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Shakeup in Philly paying off

Disregard the fights, cheap shots, hair pulling, assault with deadly weapons and verbal abuse between the Flyers and Penguins. Filth doesn't define toughness in my hockey dictionary. The display Sunday in Game Three simply confirmed how much the two division rivals from Pennsylvania genuinely despise one another.

Today, let's trade felonious conduct for common sense. Philadelphia doesn't have a 3-0 series lead because it has superior talent over Pittsburgh. Philly gained control mostly because it was stronger in three critical areas: discipline, chemistry and goaltending.

Their dominance, while surprising, isn't some wild fluke.

General Manager Paul Holmgren addressed all three last June after a cold, unsentimental evaluation of his roster. The Flyers had made the playoffs four times, reached the second round three times, the conference finals twice and the Stanley Cup finals once in four years. It was a good team, yes, but not good enough.

Holmgren thought certain players had grown stale and their dressing room lacked leadership and became disjointed a year removed from the finals. He knew bold changes and more money were needed if he was going to upgrade his goaltending.

Rather than hope his problems solved themselves, he started wheeling and dealing. A week before free agency opened, he locked up goalie Ilya Bryzgalov after acquiring his rights in a previous deal. Hours later, he traded away captain Mike Richards and high-scoring center Jeff Carter.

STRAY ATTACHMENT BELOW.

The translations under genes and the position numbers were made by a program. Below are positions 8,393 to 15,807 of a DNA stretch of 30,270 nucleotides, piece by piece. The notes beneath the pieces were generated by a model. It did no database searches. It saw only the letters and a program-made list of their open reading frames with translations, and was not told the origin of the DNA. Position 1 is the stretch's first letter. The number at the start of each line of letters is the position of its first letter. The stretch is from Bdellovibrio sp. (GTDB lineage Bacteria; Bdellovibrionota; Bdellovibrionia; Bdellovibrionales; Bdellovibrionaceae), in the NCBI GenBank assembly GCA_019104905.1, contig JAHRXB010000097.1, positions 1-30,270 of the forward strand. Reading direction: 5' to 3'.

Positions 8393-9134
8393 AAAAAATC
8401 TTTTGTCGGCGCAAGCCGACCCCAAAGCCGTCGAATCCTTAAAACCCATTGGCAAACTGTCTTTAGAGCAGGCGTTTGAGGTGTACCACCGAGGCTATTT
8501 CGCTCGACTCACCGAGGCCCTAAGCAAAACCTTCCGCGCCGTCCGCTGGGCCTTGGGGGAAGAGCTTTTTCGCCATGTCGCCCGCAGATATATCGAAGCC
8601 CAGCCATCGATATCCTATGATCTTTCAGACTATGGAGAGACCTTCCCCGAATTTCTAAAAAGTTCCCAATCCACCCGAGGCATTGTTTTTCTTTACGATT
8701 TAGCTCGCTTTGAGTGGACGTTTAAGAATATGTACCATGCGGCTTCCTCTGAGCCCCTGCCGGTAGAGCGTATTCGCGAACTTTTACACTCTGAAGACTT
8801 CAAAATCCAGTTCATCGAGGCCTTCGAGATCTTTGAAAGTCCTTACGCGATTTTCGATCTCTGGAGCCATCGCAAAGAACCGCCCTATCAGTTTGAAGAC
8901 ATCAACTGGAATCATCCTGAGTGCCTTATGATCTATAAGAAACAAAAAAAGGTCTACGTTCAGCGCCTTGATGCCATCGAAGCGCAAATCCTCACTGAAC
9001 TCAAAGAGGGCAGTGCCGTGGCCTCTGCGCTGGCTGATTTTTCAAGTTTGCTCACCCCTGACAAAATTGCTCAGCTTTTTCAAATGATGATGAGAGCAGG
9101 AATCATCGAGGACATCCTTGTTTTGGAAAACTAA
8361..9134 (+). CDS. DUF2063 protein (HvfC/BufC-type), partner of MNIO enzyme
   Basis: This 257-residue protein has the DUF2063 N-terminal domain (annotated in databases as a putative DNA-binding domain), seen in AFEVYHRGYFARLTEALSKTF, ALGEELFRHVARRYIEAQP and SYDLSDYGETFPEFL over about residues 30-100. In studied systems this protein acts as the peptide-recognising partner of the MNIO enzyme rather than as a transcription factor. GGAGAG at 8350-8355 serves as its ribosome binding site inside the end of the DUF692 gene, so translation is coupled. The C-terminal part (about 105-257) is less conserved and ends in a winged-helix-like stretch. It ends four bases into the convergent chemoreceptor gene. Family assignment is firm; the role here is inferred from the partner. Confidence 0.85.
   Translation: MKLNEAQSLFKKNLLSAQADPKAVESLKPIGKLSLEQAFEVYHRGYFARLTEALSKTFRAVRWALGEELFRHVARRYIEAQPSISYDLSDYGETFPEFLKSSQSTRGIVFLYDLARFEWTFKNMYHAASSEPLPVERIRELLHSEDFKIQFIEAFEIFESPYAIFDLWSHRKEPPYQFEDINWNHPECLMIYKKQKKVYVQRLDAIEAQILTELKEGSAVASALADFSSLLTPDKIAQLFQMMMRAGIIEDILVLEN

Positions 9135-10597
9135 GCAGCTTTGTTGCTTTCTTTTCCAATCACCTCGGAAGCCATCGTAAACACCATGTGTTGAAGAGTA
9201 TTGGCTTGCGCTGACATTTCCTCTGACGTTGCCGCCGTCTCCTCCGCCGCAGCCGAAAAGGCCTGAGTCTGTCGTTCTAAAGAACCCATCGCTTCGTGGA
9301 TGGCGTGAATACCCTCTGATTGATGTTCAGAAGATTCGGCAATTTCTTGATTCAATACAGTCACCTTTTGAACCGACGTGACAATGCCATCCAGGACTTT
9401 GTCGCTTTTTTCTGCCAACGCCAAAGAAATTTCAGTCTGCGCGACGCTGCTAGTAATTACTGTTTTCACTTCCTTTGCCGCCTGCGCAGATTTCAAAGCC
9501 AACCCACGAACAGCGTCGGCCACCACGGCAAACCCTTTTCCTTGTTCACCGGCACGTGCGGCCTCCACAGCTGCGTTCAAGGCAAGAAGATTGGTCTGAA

In no time, Holmgren changed the leadership and adjusted the attitude of his team. Newcomers Wayne Simmonds, Brayden Schenn, Jakub Voracek and a first-round pick Holmgren acquired to select Sean Couturier played significant roles this year in these playoffs.

Simmonds provided a missing edge and scored 28 goals this season. Schenn overcame concussion problems, came on strong late in the year and now has five points in three playoffs games against Pittsburgh. Voracek -- who, like Simmonds, had 49 points this season -- scored in overtime to win Game One. Couturier had a hat trick in Game Two.

Holmgren didn't know for sure how the trades would work out, but he had the creativity and confidence to give it a whirl. And he kept building his team and massaging his roster as issues became evident throughout the season.

Exhibit A: Holmgren grew tired in November of getting little production from former second-round pick Andreas Nodl, so he waived him. The Flyers, who had lost three times in five games before the move, stood to attention and won their next seven. When they needed defensemen at the trade deadline, Holmgren acquired veterans Nicklas Grossman and Pavel Kubina.

The Flyers don't need to say their goal is winning the Cup. Everybody knows. It's one reason they landed star free-agent winger Jaromir Jagr.

Good luck getting them to complain about injuries. The Flyers didn't reveal their man-games lost to injuries but, by my count, they had more than 340. Captain Chris Pronger has been sidelined since Nov. 19. James van Riemsdyk has missed all but six games since Jan. 10. Blair Betts has been gone all year. Only three Philly players appeared in all 82 games this season. They dressed 11 rookies, including five in the playoffs.

And they plowed forward.

People love to hate the Flyers, but they should respect Holmgren for making an effort that trickled down to his team.

By the way, things also worked out well for the Kings. They have a 3-0 lead over Vancouver. We'll see if Philly or L.A. can win the Cup, but both are a win away from sweeping NHL giants.

It's not a coincidence.